There is indeed some money laundering present in Turkey. It comes from the crime economy, primarily drug trafficking. But this is much, much higher than the $3 billion yearly and $42 billion in 14 years of “net error and omission” figures. Making these amounts out as this small and putting a figure on them would lead to the mistake of underestimating the real amount of black market money. The real black money may come through exports, imports, tourism inflow and foreign direct investment. If these items are classified as “registered” and “unregistered,” then they would leak into registered ones and not be noticed, thus becoming laundered…
Black money is disguised as direct investment, stock exchange investments and deposited money, and it is in amounts that may in reality be jaw-dropping. Just remember the gold deal of Riza Zarrab. The import of gold, its export, its transfer… Everything looked as if it was by the book but see what came under it…
Cheap politics routinely makes the same mistake by calling unnamed foreign currency inflow as “black money,” however, it only accounted for 8 percent of the country’s deficit in 14 years.
Is “net error and omission” or unregistered foreign currency inflow unique to Turkey? No, it is not. Every country from the developed to the less developed has a “black foreign currency;” or net error and omission. For instance in 2013, Germany had an “omission” the size of 3.3 percent of its foreign currency inflow. Italy’s and Spain’s were higher than Turkey’s. Switzerland’s was over 5 percent and the U.S. had nearly 1 percent.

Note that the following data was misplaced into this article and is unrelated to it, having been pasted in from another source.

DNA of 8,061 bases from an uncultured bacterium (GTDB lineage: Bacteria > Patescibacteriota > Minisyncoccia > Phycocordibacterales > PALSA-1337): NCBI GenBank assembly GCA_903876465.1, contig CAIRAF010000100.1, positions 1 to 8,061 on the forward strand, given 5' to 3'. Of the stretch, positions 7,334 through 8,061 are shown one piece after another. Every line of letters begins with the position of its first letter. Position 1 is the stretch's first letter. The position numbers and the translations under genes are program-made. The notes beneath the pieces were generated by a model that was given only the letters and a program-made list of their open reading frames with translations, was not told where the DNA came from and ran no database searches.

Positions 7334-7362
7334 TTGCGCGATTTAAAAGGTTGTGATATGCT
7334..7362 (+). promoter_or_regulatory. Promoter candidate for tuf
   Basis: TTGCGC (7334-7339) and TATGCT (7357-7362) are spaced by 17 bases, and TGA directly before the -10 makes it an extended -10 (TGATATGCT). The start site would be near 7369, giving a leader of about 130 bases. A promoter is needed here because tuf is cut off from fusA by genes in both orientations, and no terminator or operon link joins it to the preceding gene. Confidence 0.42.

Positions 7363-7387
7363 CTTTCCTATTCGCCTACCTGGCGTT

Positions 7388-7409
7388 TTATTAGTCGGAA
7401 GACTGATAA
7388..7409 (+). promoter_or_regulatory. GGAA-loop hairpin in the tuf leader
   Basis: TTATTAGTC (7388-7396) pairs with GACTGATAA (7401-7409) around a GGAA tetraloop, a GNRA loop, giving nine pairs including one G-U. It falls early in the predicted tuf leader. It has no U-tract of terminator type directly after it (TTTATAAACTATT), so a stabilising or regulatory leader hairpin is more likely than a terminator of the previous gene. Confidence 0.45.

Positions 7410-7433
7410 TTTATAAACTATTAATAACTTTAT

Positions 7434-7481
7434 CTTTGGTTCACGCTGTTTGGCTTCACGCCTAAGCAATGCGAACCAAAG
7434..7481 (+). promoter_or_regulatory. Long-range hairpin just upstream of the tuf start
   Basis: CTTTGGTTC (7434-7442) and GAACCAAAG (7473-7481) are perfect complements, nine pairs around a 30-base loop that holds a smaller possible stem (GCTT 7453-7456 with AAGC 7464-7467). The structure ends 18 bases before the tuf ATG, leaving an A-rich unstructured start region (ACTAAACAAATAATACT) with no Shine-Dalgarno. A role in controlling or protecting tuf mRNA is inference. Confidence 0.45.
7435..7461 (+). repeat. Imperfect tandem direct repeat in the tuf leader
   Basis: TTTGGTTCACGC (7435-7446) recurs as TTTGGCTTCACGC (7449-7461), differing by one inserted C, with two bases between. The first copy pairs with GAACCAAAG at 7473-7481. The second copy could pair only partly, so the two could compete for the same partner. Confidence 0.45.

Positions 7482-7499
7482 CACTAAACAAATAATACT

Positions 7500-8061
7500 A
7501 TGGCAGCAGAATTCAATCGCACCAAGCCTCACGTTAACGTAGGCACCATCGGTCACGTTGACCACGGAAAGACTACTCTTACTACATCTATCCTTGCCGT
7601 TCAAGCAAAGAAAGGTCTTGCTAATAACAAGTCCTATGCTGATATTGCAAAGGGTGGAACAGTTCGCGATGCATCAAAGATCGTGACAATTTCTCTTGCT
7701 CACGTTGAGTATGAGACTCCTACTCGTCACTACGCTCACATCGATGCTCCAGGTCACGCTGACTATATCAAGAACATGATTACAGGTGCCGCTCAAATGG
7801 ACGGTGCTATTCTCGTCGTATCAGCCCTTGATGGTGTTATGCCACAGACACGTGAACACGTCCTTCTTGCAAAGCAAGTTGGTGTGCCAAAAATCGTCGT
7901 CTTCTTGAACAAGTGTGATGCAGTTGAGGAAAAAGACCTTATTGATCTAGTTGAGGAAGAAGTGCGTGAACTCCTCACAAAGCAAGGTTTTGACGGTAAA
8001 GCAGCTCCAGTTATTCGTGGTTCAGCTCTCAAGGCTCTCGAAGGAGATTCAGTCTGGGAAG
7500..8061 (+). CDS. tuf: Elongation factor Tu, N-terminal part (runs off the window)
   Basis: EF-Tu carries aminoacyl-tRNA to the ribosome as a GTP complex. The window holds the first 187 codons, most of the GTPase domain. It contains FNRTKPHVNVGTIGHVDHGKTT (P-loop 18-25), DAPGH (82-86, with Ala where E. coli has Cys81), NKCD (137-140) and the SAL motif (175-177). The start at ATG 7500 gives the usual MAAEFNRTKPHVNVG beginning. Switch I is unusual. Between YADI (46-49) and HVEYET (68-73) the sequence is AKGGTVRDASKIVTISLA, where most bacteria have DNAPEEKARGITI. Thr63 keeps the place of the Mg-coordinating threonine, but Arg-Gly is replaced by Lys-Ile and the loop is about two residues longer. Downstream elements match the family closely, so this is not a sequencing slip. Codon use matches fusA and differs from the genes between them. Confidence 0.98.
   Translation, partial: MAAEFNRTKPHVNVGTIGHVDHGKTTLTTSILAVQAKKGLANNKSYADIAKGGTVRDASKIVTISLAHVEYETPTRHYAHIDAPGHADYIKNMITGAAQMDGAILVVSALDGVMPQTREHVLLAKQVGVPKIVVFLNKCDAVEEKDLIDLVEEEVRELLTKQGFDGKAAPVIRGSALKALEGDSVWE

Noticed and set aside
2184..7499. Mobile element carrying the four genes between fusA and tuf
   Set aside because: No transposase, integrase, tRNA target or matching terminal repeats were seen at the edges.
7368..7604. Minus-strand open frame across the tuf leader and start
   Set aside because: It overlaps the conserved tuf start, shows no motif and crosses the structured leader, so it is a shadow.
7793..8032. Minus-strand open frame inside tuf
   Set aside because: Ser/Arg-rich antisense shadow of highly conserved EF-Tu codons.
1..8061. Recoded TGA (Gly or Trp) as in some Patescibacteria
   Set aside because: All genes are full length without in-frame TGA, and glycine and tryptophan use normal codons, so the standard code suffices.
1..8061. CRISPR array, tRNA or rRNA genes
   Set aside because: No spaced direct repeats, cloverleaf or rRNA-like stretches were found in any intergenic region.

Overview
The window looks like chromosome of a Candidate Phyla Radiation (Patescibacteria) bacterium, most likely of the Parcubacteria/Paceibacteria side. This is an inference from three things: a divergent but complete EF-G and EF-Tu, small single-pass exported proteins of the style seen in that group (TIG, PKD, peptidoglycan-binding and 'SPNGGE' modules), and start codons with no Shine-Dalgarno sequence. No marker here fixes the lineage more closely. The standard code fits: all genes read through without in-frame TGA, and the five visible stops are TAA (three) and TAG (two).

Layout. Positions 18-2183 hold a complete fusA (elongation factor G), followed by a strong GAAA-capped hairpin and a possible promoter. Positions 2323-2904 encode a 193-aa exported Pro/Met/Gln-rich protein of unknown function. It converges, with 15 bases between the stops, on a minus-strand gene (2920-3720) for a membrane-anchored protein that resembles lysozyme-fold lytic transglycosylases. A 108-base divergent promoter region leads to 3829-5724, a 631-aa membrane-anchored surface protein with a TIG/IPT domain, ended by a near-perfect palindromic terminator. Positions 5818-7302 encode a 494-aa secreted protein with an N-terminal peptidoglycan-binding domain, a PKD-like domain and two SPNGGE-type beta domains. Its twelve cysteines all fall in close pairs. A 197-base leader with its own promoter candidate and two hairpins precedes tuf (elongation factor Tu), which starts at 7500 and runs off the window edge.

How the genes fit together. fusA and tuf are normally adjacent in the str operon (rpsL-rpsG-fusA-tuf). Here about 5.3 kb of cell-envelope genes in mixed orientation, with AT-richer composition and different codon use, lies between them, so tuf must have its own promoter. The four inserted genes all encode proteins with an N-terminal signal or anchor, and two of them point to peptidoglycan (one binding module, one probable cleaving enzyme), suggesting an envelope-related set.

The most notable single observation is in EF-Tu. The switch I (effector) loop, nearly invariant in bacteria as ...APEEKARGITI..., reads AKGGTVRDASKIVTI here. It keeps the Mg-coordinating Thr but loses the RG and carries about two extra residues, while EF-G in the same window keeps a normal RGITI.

The Central Bank states that net error omission is due to export incomes that are held abroad and do not have to be brought into Turkey, along with late arrivals, statistical mistakes and late recordings in accounts. These can be seen in every country’s balance of payments. If the conjuncture in the country is beneficial for the firm to bring its foreign currency, then the firm brings its foreign currency; if not, then it is kept abroad. Thus, net error and omission is high at certain months, below zero in other months.
As a matter of fact, the high inflow of $13 billion in the first eight months of 2015 was related to the attractiveness of the Turkish Lira’s devaluation against the dollar and also due to the incentive granted by a government-introduced regulation in July. After this regulatory measure, money abroad was brought in and started being put in companies as cash capital. Because of this, the “error” increased $3.7 billion in August.